What to Expect During the First Year of Graduate Studies

Q: How much time will I need to study to succeed and achieve good grades in my first-year courses?
A: Obviously, this will depend on your previous background and academic abilities. However, students should take into consideration that the coursework is challenging, and they will be expected to understand the material conceptually. Taking into consideration the necessity of preparing for upcoming classes by reading assigned material, and the need to continually review lecture material in the midst of the course (and not only at exam time), it would be expected that students put in no less than an average of 4-5 hours a day of effective reading and study. Being a graduate student is a full-time occupation, even in the first year of the program.

Q: What should I do if I am having difficulties in understanding coursework material?
A: Another key skill to pick up in graduate studies is initiative. A graduate student who finds he/she has difficulties should immediately seek assistance. Do not be shy about finding assistance. This can be done by asking for help from other BMB students currently enrolled in the courses, or from BMB students who have already completed their coursework. If this does not solve the problem, seek out the course instructors and/or course coordinator(s) and discuss strategies to better understand the material and prepare for exams. DO NOT WAIT UNTIL EXAM TIME. Experience shows that students who do not seek assistance in a timely manner do poorly on exams.

Q: What does my mentor expect of me during my rotations?
A: As noted, rotations are a critical time that allow the student to explore his/her research interests without having yet committed to a laboratory. Rotations also allow the student to assess how well he/she will get along with a potential future mentor and colleagues in the laboratory. At the same time, this is also a period of evaluation that allows the mentor to judge how well the student would fit into his/her laboratory. Mentors are individuals and many have slightly different expectations from rotation students. Although mentors are well aware of the coursework, and expect the students to dedicate sufficient time to obtain good grades in the course work, mentors will also be interested in finding out whether prospective students are committed to their research projects, whether they are responsible and ethical in their approach to science and laboratory work, and whether they show intellectual curiosity and enthusiasm. Students who are unsure of their performance in rotations should be encouraged to ask the mentors how they are doing so that they can improve during the course of the rotation and in subsequent rotations.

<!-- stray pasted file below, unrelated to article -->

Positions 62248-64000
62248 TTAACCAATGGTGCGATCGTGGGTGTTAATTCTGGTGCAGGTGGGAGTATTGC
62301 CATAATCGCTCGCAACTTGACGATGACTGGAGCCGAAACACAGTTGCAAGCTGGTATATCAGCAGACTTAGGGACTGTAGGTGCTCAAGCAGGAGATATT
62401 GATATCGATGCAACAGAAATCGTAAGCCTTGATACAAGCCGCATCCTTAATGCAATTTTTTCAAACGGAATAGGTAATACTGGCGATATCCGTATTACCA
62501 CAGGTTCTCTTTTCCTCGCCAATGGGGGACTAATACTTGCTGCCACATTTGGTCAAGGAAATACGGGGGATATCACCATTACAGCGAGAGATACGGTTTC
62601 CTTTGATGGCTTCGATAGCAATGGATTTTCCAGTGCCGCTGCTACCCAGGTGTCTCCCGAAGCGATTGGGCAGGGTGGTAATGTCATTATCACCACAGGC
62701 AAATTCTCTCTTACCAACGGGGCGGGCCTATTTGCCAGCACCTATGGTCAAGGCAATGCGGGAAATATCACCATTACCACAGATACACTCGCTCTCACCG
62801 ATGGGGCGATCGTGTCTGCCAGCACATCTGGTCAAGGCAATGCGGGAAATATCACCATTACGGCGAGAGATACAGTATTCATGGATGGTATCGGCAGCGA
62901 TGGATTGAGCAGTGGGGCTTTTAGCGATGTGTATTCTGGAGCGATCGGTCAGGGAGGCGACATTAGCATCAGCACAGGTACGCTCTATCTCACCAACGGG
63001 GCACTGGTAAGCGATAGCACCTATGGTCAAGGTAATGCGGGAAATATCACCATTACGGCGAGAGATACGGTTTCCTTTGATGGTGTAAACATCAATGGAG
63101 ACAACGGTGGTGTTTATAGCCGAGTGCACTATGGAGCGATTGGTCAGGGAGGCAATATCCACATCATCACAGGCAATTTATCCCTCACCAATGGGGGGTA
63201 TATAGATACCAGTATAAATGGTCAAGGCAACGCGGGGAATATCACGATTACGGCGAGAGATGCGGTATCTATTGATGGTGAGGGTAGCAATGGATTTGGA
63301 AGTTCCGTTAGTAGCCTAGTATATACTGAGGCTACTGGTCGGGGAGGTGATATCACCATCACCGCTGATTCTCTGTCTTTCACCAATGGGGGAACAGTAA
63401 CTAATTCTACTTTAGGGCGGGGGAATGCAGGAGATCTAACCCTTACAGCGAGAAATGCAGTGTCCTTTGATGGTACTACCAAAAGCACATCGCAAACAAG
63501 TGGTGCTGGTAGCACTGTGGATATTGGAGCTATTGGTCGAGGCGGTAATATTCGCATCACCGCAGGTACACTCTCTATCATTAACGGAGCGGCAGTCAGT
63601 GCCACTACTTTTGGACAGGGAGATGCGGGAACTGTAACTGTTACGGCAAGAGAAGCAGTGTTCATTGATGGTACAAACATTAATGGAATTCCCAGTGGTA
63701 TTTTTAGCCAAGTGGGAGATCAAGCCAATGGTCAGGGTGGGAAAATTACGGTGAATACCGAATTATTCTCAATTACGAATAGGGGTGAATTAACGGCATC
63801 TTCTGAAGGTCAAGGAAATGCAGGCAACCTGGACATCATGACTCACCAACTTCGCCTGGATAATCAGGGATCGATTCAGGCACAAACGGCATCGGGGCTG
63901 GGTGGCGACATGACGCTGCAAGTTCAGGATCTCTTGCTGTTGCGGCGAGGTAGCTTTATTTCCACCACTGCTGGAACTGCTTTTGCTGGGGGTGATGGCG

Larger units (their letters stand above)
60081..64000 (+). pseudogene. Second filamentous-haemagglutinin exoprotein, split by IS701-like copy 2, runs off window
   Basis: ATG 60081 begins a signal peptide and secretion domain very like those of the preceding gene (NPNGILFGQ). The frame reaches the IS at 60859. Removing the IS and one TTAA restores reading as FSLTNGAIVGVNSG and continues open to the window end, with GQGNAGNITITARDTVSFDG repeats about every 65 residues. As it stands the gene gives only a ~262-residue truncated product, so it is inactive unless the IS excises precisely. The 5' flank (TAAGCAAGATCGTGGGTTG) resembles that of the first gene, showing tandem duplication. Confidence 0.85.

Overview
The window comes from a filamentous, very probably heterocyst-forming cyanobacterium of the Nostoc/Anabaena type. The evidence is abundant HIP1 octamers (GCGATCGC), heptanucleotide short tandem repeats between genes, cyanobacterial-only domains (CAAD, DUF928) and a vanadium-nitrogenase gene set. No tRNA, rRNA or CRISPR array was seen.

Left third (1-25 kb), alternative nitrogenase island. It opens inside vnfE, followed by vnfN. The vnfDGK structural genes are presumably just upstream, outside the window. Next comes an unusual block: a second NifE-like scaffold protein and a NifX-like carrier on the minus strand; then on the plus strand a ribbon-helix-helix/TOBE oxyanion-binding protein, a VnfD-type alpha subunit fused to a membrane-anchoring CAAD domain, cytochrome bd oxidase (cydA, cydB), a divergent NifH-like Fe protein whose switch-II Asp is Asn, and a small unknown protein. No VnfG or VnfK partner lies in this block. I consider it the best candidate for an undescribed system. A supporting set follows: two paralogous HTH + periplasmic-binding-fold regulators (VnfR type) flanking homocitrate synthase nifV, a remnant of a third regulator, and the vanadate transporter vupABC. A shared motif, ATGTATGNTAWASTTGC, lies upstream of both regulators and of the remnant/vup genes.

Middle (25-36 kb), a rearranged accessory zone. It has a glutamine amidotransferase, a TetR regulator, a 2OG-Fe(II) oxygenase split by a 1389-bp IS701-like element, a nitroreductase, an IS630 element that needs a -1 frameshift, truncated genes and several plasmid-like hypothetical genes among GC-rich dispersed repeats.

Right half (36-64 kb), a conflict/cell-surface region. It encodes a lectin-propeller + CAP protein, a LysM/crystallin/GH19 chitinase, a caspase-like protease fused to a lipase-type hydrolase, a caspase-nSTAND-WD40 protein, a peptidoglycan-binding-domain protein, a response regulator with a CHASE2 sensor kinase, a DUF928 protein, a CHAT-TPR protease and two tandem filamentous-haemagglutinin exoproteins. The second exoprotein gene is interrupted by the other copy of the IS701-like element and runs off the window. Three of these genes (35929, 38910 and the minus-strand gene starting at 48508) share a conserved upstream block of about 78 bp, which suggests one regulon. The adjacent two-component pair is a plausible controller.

Q: How do I manage to satisfy the demands of my mentors during rotations with such a heavy load of coursework?
A: As a graduate student, one of the key skills you will need to learn is to effectively utilize your time. An efficient and well-motivated student should be able to put in a full day in the laboratory, and still spend 3-5 hours studying in the evening. In addition, weekends are a great time to catch up on studies before the new week begins, or to complete laboratory experiments. Efficient time management can also be done by studying during incubations or 'down-time' in the lab.